Coffee Espresso Machine

Coffee Espresso Machine

You settle into your favorite chair, at your favorite table by the window, holding your warm cappuccino. You savor the aroma and admire the frothy, foamy peak your barista brought to life. Ahhh… and it’s quiet. Nobody’s around. No noisy people chatting on their cell phones, no boisterous chatter, no piped-in music.

And here’s the best part: your car keys are sitting on your dresser, and you’re still in your pajamas. That skillful barista who made the perfect foam on your cappuccino? That was you. You’ve created your own quaint little cafe right here at home, with your very own coffee espresso machine.

Think this is a dream? Think again! There are many different types of espresso machines on the market that are made especially for home use, ranging from very basic and affordable, right up to the same machines used by professional baristas.

However, before you rush into investing in a coffee espresso machine, take some time to do your homework and consider your needs and preferences. How often do you plan to make espresso drinks at home? How often to you also drink drip coffee? (Some machines have dual brewing capabilities.) How important is the milk frothing capability to you? If you have preferences in any areas such as these, this will help you narrow down the possibilities.

Also think about how you like your espresso drink to be made. For instance, my favorite part of an espresso shot is the crema – that’s the caramel-colored, creamy foam that forms on a perfectly pulled shot. Since transferring the espresso from a shot glass to a coffee mug wastes some of the crema (it sticks to the sides of the shot glasses), I prefer a coffee espresso machine that allows me to fit my whole mug under the group head, thereby capturing the entire shot in my drink.

Here are the basic types of coffee espresso machines on the market:

Pump Coffee Espresso Machine

This is the highest-end but most expensive type of machine to buy. The pump coffee espresso machine is called this because they use a pump to keep the water pressure at the appropriate level, which produces the best and most consistent shot of espresso. Even though this type of machine is very large and heavy (and noisy!), they can be used at home.

Piston Coffee Espresso Machine

This type of machine uses a piston or lever system to manually maintain the optimum pressure required for a great shot of espresso. This type of coffee espresso machine requires little maintenance, and is a lot less noisy than the pump machines. However, sometimes they require a lot of effort to keep the pressure at the right level, and it may take some practice to get the timing down. But if you’re willing to experiment and work out the process, you’ll be rewarded by a great shot, and a sense of accomplishment.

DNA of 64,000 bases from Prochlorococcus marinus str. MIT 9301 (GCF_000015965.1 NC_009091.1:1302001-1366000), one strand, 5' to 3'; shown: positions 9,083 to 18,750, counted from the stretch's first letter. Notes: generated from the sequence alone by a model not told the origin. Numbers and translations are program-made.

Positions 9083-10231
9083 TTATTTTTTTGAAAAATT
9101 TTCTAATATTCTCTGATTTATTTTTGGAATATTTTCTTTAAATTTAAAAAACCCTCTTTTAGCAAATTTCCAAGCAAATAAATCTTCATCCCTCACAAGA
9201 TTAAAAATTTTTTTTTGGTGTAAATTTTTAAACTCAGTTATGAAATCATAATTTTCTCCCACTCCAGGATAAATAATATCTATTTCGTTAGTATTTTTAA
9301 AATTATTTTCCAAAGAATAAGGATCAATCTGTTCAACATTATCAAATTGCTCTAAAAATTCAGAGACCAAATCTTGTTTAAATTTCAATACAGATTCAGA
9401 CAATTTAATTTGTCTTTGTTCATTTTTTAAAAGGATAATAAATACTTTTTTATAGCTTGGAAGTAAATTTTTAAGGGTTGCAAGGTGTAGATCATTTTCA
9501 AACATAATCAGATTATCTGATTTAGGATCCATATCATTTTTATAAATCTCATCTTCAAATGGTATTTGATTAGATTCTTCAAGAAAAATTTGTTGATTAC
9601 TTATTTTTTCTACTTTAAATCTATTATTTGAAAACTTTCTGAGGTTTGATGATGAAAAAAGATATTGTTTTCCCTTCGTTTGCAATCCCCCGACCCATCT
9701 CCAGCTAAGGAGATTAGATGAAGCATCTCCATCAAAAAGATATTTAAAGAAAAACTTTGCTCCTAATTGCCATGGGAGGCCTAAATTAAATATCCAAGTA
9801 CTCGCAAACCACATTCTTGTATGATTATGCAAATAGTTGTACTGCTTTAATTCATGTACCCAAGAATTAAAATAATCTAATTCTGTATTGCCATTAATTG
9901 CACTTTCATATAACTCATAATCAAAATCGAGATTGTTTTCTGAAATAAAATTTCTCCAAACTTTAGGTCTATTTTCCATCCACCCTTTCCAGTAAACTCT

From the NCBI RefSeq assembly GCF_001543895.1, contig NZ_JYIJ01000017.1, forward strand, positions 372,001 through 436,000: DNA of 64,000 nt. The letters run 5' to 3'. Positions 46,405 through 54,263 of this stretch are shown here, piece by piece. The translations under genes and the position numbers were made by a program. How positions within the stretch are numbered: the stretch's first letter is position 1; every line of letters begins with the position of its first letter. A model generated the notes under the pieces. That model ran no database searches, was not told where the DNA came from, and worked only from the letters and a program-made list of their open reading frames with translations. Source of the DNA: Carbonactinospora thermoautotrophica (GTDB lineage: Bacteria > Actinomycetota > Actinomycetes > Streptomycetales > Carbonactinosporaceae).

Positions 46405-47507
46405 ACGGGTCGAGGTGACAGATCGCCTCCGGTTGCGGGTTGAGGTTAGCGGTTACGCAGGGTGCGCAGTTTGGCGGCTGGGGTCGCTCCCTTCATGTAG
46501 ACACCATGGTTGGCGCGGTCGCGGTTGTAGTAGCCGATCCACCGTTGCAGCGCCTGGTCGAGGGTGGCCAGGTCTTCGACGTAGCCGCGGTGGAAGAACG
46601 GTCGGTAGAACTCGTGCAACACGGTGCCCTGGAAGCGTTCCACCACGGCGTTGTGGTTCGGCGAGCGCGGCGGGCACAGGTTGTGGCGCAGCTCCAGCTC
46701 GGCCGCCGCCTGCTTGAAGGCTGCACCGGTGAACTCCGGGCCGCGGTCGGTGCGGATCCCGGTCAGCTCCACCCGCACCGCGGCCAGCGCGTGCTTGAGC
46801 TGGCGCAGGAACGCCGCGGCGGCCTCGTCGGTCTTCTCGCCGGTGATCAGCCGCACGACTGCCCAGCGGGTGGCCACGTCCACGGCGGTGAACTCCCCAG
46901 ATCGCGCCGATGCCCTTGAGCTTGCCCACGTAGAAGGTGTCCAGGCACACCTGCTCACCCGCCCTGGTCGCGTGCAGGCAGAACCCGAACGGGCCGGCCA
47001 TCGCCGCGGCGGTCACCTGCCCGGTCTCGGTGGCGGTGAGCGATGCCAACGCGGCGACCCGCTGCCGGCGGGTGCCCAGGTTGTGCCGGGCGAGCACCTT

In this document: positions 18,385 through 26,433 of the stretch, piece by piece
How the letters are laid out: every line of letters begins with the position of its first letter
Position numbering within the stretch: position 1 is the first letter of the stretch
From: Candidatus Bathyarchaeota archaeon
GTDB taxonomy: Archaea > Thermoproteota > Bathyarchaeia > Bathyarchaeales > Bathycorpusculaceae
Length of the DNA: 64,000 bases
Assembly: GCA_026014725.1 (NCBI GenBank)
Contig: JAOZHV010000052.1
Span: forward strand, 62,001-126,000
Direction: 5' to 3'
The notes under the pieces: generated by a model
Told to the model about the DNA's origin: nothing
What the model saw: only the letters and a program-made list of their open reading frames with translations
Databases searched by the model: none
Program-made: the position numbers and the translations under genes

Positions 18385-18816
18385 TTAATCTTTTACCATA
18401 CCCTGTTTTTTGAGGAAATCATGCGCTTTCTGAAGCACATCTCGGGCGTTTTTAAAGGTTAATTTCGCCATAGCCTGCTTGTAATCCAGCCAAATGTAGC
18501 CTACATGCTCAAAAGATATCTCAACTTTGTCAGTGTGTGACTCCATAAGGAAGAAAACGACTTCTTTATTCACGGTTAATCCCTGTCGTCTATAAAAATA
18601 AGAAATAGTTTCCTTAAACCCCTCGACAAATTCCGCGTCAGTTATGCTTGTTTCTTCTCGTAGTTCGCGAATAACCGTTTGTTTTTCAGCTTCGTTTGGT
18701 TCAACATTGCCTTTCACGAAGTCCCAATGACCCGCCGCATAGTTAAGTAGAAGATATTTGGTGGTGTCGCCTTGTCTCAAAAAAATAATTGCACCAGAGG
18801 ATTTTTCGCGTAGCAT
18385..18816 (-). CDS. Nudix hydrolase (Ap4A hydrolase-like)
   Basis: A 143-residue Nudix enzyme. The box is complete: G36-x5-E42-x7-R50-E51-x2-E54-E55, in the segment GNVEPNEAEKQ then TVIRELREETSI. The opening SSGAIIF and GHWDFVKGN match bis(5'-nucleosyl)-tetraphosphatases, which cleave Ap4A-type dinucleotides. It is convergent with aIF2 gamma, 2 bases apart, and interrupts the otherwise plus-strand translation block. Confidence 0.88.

About the Steam Coffee Espresso Machine

The steam coffee espresso machine is typically smaller, easily accessible and relatively affordable, and it uses heat to produce steam instead of a pump or piston to create the pressure. While the lower prices are definitely an advantage for steam machines, if you’re very particular about the quality of your espresso shots, you may find that the steam does not always produced the optimum pressure for that perfect pull. Also, maintaining enough steam to both pull shots and steam milk at the same time is sometimes difficult.

About Moka Pots

This type of machine costs the least of all the options, and requires only your stovetop. The moka pot is a two-part pot which uses boiling water and the steam to create pressure, which pushes the boiling water up through the espresso grounds rather than gravity simply pulling heated what down. The coffee tastes great, but since you cannot froth milk with a moka pot, it’s not for you if you really like your lattes and cappuccinos. But if you like a good espresso or a shot in the dark (brewed coffee with a shot of espresso added) and have a limited budget, give the moka pot a try.

Don’t be put off by the high prices on a coffee espresso machine. Take a few moments to think about what you spend per day on your espresso drinks. A latte can cost you as much as $4. If you’re like me, you average about five a week. That’s $975 a year! Over the course of time you may find that dropping the money once up front is worth the investment – especially when you consider the convenience of enjoying your favorite espresso beverage at home.

Take some time to think about each of the options, and which one fits your lifestyle the best. No matter which coffee espresso machine you decide to buy, you’ll be enjoying espresso drinks with your friends at family in your own home cafe in no time.